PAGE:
Top 5 Things That Block Your Cellular Signal

From Wilson Electronics Press Release

Las Vegas – Jan. 8, 2013 – In our always-on, data-driven, 21st century world, a reliable cellular signal is not optional, it’s required. So why does it seem that acquiring and keeping a solid signal is so frequently a hit-and-miss proposition?

For more than a decade, Wilson Electronics ( has been developing technology and consumer products to enhance weak cellular signals in buildings and vehicles. Based on more than 10 years experience, here are the top five things that weaken or block cell signals. One or two of them may not be so obvious.

1. Distance from the nearest cell tower This is almost always the first thing we blame when a connection is dropped or service unavailable. After all, cellular signals are radio frequency waves and they behave like any other RF signal. If the receiver (in this case a phone, tablet, cellular modem, etc.) is too far away from the signal source – a cell tower – then the signal will be weak or maybe altogether undetectable. Or sometimes your phone or other cellular device may show that you have “some” signal, but it still won’t work. You hear the phone ring, but when you pick it up, no one is there. This happens because the cellular device you’re using does not have enough power to push the signal all the way back to the distant tower.

2. Local terrain features Hills, mountains, ridges, bluffs and similar types of terrain will block cell signals. Any situation in which there is higher ground between the cellular device and the cell tower can cause signal issues. An excavation crew working below ground level or workers at a site located in a low spot can have problems with weak cell signals.

3. Man-made obstructions In urban settings, buildings can be the main culprit that blocks cell signals. Large structures can deflect or distort RF waves. Driving into a parking garage is a virtually foolproof way to drop a cellular connection. Likewise, a nearby bridge, utility tower, highway overpass or almost anything else built by humans can interfere with cellular connectivity.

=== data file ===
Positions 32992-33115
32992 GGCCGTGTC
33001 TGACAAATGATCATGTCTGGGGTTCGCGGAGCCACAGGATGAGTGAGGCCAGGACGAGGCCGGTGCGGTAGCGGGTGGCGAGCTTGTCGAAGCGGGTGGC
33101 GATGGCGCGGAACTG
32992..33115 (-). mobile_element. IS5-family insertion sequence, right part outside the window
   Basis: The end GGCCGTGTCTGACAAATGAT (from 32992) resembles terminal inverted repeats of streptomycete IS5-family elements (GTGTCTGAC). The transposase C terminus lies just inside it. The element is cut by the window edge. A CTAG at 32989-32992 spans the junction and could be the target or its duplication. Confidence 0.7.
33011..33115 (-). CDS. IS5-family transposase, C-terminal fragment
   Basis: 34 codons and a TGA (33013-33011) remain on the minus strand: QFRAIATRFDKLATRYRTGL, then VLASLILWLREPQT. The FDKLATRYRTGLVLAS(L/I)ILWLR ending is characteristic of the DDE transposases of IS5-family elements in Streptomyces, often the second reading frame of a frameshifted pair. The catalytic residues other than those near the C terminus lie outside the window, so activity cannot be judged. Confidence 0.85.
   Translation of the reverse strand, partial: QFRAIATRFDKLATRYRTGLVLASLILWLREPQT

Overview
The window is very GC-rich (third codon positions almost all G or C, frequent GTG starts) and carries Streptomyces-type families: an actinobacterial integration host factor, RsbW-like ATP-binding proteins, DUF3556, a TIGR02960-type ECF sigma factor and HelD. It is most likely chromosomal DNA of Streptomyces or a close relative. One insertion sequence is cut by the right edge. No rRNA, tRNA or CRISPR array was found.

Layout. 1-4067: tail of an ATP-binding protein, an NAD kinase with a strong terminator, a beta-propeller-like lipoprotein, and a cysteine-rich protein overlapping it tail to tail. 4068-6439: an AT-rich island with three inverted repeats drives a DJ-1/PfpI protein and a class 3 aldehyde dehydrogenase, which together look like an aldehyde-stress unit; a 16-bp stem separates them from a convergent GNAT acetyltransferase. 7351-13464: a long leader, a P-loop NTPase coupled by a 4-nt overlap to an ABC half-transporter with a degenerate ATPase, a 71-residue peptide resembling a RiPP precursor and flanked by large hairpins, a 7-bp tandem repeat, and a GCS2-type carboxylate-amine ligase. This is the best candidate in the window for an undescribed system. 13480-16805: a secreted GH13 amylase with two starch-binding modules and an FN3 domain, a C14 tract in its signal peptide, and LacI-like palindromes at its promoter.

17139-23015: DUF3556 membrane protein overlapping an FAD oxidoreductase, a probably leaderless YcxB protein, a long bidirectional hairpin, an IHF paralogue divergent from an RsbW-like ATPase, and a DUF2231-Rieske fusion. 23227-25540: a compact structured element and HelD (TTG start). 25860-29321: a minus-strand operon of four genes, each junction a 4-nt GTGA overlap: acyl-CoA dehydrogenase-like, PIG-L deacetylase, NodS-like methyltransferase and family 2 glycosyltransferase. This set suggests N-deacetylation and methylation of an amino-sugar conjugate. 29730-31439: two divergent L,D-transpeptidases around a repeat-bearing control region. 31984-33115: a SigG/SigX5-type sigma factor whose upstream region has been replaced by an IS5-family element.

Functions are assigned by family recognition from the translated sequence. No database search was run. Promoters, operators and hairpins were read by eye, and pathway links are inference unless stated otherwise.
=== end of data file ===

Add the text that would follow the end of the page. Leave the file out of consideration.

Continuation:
RF signals can’t easily pass through metal or concrete, so anything built with either or both can cause reception problems. Actually almost any material used in construction – shingles, masonry, wood, drywall, even thermally efficient glass (which is made with metal oxide) - will weaken or block signals as they attempt to pass through. Isn’t it funny that it used to be when the phone rang you’d run inside to answer it. Now when your phone rings, you race for the exit! Reception is almost always better outside a building.

4. Vehicles No surprise here. Most of us have likely experienced a poor connection while inside a vehicle, and then noticed a marked improvement in voice quality or data transfer speed once we step outside. Those metal-and-glass encased cocoons we drive do an excellent job of blocking cellular signals. Our research shows using your phone in a vehicle can block the signal by more than 50 percent in some instances.

5. Vegetation It may seem hard to believe, but it’s true. Trees, shrubbery, almost any kind of foliage can absorb cell signals. Ask anyone who lives in a heavily wooded area how their cellular reception is. They'll tell you – trees are wonderful things, but they do NOT enhance cell signals. Can Help

If you recognize one of more of the signal blockers above as likely reasons for poor cell reception in your office building, home or vehicle, visit us at

May 21, 2013 Jerome Hansen

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